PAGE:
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Connecticut Updates Its Business Corporation Act

Publisher: Day Pitney Alert
July 12, 2011
Day Pitney Author(s) David A. Swerdloff

Connecticut has adopted legislation to update the Connecticut Business Corporation Act, which governs stock corporations formed under Connecticut law (the "amendments"). Public Act 11-147 was signed by Governor Malloy on July 8, 2011, and will become effective on October 1, 2011. The amendments were supported by the Business Law Section of the Connecticut Bar Association, which monitors business entity legislation in Connecticut. Among other things, the amendments provide the following:

  • Separate Record Dates for Notice and Voting: Unless otherwise prohibited by a corporation's bylaws, the amendments permit corporations to fix a separate record date, apart from the date for providing notice of a shareholders meeting, for determining the shareholders who are entitled to vote or take other action at such meeting. Under current Connecticut corporate law, the same record date applies to both notice of a shareholders meeting and voting rights at such meeting. As a result, shareholders entitled to vote at a shareholders meeting may not actually own stock at the time of the meeting if they sold their interest in the period between the record date and the meeting date. This is sometimes referred to as "empty voting."

    The amendments address empty voting by permitting corporations to establish a second, later record date for determining who may vote at a shareholders meeting. The likelihood that voting shareholders would hold stock at the time of a shareholders meeting would increase by adoption of a second record date for voting.
  • Remote Participation by Shareholders: The amendments permit a corporation's board of directors to authorize, and set guidelines and procedures for, a class or series of shareholders to participate remotely in meetings, either by telephone or over the Internet. The corporation must implement reasonable measures
    • to verify that each person participating remotely is a shareholder and
    • to provide such shareholders with a reasonable opportunity to participate in the meeting and to vote on matters submitted to the shareholders, including an opportunity to communicate and read or hear the proceedings, substantially concurrent with the proceedings.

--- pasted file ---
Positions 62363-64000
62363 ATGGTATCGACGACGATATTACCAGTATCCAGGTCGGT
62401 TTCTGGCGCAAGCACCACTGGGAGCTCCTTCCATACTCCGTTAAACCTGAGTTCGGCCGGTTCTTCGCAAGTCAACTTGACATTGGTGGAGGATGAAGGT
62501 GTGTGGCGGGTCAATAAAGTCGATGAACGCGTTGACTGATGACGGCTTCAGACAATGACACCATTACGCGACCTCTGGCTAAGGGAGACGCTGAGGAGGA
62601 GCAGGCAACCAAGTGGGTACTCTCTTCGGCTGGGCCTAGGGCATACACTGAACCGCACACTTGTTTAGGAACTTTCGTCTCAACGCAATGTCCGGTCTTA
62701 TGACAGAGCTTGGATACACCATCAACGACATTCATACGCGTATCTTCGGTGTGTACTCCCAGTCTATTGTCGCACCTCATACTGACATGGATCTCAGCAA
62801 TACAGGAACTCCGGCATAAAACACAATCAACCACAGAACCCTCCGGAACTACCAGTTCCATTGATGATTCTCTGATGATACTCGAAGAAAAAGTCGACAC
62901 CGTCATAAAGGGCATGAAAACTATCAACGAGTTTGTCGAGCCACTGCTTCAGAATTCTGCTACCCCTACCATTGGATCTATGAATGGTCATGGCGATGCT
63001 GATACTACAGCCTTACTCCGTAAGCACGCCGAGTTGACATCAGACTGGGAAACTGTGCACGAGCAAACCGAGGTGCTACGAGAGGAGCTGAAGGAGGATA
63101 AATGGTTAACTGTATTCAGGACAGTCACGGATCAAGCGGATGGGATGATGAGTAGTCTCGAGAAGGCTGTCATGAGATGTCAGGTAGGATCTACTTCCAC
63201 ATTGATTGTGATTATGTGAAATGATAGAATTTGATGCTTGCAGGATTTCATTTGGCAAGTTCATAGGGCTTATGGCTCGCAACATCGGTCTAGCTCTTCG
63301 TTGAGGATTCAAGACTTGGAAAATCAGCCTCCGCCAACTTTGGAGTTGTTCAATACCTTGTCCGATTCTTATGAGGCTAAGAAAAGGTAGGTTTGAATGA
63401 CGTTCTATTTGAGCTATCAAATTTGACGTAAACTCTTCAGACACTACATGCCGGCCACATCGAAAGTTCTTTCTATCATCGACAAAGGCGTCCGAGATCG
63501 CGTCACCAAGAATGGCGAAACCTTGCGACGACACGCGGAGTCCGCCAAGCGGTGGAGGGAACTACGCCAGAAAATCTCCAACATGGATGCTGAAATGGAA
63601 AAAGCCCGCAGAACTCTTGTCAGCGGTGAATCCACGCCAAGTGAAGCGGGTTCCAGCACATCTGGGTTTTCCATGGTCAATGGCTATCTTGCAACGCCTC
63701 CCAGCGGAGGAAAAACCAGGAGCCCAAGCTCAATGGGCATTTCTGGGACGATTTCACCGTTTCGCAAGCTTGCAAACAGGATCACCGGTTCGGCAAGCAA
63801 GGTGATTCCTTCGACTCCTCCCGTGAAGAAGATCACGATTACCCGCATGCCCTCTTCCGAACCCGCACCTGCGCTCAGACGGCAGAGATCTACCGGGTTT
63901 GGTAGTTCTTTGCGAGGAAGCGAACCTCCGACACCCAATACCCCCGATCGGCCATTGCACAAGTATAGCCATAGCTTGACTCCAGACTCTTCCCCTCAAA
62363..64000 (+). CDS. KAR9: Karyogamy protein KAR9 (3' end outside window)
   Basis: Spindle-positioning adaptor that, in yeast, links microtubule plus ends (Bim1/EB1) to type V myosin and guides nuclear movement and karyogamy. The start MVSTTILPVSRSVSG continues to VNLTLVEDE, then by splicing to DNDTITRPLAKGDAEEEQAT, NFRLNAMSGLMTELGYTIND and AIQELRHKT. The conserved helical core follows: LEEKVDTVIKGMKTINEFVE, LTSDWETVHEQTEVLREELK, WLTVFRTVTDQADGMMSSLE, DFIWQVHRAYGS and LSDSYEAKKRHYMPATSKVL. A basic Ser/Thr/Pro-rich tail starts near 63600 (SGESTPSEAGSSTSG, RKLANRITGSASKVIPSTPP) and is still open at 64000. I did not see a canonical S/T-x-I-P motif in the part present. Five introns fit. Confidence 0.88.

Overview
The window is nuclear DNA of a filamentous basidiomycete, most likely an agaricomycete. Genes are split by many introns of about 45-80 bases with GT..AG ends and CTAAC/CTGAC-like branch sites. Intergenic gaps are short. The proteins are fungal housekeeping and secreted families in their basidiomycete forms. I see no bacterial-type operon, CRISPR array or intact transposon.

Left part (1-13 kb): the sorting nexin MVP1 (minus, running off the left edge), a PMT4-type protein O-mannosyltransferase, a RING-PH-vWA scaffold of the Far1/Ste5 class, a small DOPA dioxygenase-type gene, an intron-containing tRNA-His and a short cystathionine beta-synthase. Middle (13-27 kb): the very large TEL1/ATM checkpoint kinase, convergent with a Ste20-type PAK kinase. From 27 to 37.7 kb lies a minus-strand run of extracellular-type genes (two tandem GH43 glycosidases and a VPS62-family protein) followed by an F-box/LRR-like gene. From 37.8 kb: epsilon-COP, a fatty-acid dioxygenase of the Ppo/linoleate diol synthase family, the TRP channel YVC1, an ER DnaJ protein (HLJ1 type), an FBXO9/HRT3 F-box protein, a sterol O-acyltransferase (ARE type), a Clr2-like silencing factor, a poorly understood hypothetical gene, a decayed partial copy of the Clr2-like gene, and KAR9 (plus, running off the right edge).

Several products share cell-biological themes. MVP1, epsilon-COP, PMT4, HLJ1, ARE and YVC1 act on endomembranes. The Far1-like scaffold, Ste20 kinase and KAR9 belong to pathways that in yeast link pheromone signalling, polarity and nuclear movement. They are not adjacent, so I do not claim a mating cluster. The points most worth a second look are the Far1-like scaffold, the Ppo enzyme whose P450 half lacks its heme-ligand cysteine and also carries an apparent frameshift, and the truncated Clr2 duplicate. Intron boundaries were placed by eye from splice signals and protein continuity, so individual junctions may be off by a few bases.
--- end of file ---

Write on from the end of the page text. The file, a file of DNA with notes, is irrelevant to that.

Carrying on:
• Electronic Transmissions of Documents: The amendments set forth greater detail on electronic communications with shareholders. The new rules are intended to be consistent with the federal Electronic Signatures in Global and National Commerce Act (E-SIGN). E-SIGN is designed to facilitate the use of electronic records and signatures by ensuring the validity and legal effect of contracts entered into electronically. The amendments expand the use of electronic documents and technologies in the context of corporate governance. For example, the amendments provide more detail on the use of electronic proxies.

    Electronic communications with a shareholder are allowed if the shareholder consents and if the electronic transmission allows the shareholder to determine the transmission date and the sender's authorization to forward the communication. Shareholder consent may be revoked upon notice to the person to whom the consent was delivered. Consent will be deemed revoked if the corporation cannot deliver two consecutive electronic transmissions, and the failed deliveries become known to the person responsible for the giving of notice. The amendments include substantial additional detail on electronic transmission of documents.
  • Technical Amendments: The amendments make several technical changes, including adding a requirement that communications be given in English unless otherwise agreed. Conforming changes are made throughout the Business Corporation Act to align current provisions with the updated rules on electronic communications.

With the passing of the amendments, now may be a good time for Connecticut corporations to revisit their corporate bylaws to determine whether any changes are required to reflect current law and best practices. Our corporate law attorneys would be pleased to discuss the impact of the amendments on your corporation.